Down the road, we see that this will result not only in a rise in the number of seminars for bank personnel. More importantly, we expect this to translate to responsive training programs that enable bankers to keep up with the fast-changing global environment.
It is clear to us that today’s financial market norms are markedly different compared to practices just a decade or two ago. We now live in an era of stricter capital requirements, steeper yardsticks of governance and higher standards of consumer protection. We certainly expect banking practices to evolve as global markets grapple further with the lingering global financial crisis.
Indeed, the only thing that remains constant is change itself. But financial markets rarely give us the opportunity to pause and dictate the changes that are evolving before us.
Banks – with all the formalities of an organization and its brick and mortar structures – must always be ready to adjust if they are to meet the changing needs of their own publics.
This is a hurdle…but not an impossibility. To be able to put themselves in a position to be this flexible, banks must ensure that both skills and knowledge are already in place before change takes root.
The Reform Agenda as a Training guide
This seems to be an oxymoron: to ask banks to have skills and knowledge in place well before these competencies will be demanded by the changes in front of us.
However, this investment in capacity is precisely what is dictated by today’s market landscape. We need to anticipate change and by doing so, we allow ourselves the opportunity to parlay the uncertainties of change into opportunities that come with vigilance.
There is then a convenient nexus between the agenda of reform and the dictates of capacity-building.
From our perspective, nothing is more urgent than the policy agenda of pursuing financial stability and mitigating systemic risks. Regulators talk of this continuously and we have set this as a threshold of prudential policy moving forward.
Many may argue however that financial stability is best left to regulators. After all, each bank is well aware of its own actions, its balance sheet and performance metrics but certainly not of each and every other bank out in the market. Should you not then focus on the bottom line and leave the “big picture” to the prudential authority?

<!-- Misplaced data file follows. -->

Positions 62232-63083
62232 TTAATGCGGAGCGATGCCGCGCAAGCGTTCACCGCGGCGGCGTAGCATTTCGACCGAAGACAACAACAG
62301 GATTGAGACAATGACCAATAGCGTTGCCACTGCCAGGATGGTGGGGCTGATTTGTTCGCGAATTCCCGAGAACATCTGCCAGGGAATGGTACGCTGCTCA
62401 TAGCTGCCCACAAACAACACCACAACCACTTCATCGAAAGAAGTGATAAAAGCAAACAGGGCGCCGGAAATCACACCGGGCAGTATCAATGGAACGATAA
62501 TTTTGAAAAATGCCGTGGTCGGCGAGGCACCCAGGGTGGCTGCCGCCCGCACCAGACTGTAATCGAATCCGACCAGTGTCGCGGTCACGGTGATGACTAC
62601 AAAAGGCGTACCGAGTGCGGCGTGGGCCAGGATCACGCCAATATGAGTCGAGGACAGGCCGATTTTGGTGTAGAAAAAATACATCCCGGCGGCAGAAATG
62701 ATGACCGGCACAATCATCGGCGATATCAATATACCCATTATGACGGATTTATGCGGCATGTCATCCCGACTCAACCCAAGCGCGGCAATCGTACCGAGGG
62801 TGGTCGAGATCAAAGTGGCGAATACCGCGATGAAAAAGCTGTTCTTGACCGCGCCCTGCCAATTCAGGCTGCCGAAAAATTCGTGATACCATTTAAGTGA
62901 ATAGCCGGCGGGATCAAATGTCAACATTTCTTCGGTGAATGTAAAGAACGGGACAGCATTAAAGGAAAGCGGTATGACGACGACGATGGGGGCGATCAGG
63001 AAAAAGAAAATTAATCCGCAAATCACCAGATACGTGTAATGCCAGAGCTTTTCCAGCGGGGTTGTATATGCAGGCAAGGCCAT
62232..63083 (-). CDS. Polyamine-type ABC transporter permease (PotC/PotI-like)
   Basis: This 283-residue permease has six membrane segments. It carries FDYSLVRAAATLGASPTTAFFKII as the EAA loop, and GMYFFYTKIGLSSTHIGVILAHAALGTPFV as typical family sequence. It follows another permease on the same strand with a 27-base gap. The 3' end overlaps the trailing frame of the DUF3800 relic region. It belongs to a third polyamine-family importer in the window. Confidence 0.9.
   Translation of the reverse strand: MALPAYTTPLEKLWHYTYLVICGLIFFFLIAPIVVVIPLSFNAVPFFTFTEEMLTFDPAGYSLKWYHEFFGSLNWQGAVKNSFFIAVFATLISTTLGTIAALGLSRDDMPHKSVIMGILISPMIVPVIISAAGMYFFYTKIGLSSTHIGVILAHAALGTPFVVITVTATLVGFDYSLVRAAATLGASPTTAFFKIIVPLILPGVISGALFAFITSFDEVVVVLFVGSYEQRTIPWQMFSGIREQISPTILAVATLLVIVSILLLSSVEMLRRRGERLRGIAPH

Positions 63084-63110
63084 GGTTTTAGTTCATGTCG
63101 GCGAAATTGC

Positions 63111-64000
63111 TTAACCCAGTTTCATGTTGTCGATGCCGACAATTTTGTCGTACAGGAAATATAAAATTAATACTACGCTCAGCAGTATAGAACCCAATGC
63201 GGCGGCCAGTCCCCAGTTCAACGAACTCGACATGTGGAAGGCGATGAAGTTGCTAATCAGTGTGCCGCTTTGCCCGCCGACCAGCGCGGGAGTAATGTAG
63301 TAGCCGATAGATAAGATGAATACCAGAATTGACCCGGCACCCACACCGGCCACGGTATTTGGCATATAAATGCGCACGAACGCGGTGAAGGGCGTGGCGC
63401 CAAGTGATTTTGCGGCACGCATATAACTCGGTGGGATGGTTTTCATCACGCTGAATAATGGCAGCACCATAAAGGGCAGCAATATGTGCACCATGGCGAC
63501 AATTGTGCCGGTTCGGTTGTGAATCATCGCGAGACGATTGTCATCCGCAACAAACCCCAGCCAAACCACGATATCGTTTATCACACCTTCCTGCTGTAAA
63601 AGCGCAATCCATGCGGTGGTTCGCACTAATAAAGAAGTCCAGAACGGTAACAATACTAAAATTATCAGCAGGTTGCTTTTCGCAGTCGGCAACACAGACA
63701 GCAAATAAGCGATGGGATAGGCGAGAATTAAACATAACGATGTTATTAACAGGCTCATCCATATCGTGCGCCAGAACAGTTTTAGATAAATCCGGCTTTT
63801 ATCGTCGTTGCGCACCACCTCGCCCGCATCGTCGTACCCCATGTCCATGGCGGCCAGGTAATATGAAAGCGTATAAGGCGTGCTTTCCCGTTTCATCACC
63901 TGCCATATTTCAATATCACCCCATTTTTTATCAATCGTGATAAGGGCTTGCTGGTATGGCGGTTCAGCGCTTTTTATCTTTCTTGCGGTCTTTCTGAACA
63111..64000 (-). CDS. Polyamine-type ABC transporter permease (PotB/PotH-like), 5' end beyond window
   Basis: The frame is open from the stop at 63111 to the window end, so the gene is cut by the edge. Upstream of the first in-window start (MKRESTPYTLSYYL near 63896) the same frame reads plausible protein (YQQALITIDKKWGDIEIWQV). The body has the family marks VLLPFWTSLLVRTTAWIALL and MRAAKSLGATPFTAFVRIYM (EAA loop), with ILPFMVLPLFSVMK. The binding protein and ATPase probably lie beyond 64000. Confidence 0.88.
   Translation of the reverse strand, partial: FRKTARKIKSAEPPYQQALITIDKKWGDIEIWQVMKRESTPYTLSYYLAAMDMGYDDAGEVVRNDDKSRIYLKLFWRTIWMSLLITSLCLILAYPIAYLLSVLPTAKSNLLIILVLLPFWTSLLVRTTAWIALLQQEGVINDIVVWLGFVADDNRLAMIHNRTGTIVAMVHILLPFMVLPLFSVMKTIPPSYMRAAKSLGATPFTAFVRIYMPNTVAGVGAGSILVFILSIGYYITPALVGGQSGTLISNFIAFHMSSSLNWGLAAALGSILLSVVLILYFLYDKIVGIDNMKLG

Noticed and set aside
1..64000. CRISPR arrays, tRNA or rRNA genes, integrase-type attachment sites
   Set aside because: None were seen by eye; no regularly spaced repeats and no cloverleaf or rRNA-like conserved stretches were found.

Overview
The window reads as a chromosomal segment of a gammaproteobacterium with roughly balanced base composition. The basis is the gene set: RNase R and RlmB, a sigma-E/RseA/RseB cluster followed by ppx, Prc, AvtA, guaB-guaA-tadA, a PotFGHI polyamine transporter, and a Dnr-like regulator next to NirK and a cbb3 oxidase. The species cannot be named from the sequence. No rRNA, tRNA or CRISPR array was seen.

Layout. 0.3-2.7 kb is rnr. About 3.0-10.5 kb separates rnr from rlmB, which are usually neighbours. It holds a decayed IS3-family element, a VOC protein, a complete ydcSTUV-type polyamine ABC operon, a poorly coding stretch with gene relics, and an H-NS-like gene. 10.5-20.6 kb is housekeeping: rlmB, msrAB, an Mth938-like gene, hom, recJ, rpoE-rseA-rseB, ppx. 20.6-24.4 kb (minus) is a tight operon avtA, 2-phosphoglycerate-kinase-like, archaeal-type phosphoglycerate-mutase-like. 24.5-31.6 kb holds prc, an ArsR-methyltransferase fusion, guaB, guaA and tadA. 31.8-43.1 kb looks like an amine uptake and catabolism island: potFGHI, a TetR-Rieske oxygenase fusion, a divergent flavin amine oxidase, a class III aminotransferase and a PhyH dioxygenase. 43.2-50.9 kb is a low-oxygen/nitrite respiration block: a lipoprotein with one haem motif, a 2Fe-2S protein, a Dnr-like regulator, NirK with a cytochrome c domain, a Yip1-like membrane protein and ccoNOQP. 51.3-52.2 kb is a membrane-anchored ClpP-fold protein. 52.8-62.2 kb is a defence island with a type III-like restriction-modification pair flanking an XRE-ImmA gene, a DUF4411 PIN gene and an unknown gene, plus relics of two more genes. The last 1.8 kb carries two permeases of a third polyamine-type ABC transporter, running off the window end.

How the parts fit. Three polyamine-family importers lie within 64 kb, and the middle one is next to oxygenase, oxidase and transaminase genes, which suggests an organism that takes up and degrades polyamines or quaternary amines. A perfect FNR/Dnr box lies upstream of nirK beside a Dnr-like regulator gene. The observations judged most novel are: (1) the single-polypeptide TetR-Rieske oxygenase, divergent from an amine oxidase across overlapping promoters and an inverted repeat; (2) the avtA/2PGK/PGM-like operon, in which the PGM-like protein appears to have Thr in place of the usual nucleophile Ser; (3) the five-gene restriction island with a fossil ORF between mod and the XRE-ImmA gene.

This is an easy argument to make. But I believe it to be only half true. While regulators need to understand and take action on what can impair the system as a whole, this cannot be simply a task of one stakeholder.
How can the greatest good be achieved if not all stakeholders assume collective responsibility?
We believe that it is useful for all other stakeholders to have a working appreciation of that same big picture that regulators routinely worry about. From a capacity-building standpoint, this is ground zero. All other training initiatives will emanate from this.
Capital market issues such as products and markets, pricing and valuation, and market infrastructure easily emanate from the same framework. All these training topics are quite technical in their own regard but there is a direct way to make them part of one common objective.
Training opportunities in the Basel Accord, ICAAP, stress testing, risk management, good governance, compliance framework, among others, can then be brought to bear on this singular prudential goal of achieving stability.
Ladies and gentlemen, while we have made strides, we should not rest on our laurels. To say that much more needs to be done is an understatement. The truth is that a lot more than “much more” must be done if we are to continuously move forward.
But the tasks ahead are not independent strands but should instead be seen as part of a single process. Just like the relays in athletics, each stakeholder plays a unique role so that the baton is faithfully passed on from one leg to the next.
Those of you who know the 4-by-100 relays understand that the winning team is not always made up of the four fastest runners. Relays are not only about sheer speed. Rather, most races are won – and lost –in the baton hand-off.
Capacity-building is just like these competitive relays. The skill set that one develops is the speed that allows us to be in this race. But it is knowledge – that keen perspective of when and how things fall into place – that generates results and ensures eventual success.
Relays are about continuity in motion so that momentum is not impaired but actually built upon in a coordinated and smooth passing of the baton. This continuity in motion is how we evolve from simply building capacities to becoming enablers of change.
Make no mistake about it; we are in the midst of a relay in instituting change. We led off with a strong start and despite the staggered positions, we can see some early gains. Our second runner has taken the baton and built momentum in the straight-away leg.
Now comes the harder part of this relay. We have the speed and momentum but we must now run the next leg while navigating a curve. Only after we get through that can we hand-off to the anchor who must then take this race home to the finish line.
I ask you now: with the investments of your previous and outgoing boards plus the unbridled potential of the incoming board, has BAIPHIL built enough future capacity so that our industry can take this race home?
Thank you very much and good afternoon to all of you.